To listen to your opponent is not to hear one statement, judge it as incorrect, and move on to just trying to prove your own point. True listening is not the intent to persuade, but rather the intent to understand. Why would your opponent believe something that is obviously false? They must have reasoning and perspective that you do not have. Each thing ties into something else, and makes a complete system.
Once you understand your opponent's position, it is wise not to just accept it, but to think it over and compare it to Scripture, etc. Then, if trying to also persuade an opponent, one must clearly represent that knowledge of their position, rather than starting with putting forward an assessment of their position that they disagree with.
It seems to me that for the main part, this type of listening is a lost art in America. For the most part, people will listen to a couple points, and if at that point they see an error in your thinking, they will never go on to listen to the whole picture of what you think. They will shoot it down, but will never build a comprehensive mental model of what you actually are trying to say. That style of doing things does not seem to build either clarity or agreement, but rather frustration.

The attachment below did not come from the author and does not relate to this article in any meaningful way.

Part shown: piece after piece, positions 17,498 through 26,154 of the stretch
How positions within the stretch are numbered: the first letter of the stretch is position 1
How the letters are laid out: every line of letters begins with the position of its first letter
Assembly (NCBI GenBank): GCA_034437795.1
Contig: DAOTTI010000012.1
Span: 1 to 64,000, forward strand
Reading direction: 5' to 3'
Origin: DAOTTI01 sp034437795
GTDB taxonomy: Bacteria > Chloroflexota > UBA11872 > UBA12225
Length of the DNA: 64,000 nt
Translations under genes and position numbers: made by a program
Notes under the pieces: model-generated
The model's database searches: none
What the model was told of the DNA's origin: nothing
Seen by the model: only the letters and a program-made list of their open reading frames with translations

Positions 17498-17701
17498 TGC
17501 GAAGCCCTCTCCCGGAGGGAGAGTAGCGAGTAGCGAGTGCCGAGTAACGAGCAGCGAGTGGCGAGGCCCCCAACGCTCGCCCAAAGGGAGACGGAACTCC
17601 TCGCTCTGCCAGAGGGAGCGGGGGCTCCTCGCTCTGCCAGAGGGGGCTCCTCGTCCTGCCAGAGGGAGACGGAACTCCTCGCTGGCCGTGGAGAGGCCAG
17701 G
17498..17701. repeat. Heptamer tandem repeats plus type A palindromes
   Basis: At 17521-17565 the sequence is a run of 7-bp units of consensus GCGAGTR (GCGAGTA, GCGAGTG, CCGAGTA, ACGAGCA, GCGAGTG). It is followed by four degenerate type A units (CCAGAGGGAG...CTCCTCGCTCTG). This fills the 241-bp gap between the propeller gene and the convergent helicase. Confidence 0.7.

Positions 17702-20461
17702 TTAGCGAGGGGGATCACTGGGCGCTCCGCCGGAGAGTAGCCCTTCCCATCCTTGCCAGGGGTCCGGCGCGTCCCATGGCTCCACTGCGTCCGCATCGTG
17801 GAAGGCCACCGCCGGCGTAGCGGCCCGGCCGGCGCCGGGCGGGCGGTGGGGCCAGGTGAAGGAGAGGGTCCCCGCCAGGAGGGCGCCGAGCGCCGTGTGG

To truly listen is not so much an exercise of patience but of curiosity. Actually be interesting in what they believe (though they are wrong) and why they believe it. In many cases, though they may be wrong about one thing, they may be right about something else. I would go so far as to say that it is likely that there is something you can learn from any person.
"As the Communist atheists allowed no room in their hearts for Jesus, I decided not to leave the slightest place for Satan in mine." -Richard Wurmbrand
Let us all be quick to hear, slow to speak, slow to wrath. Myself included.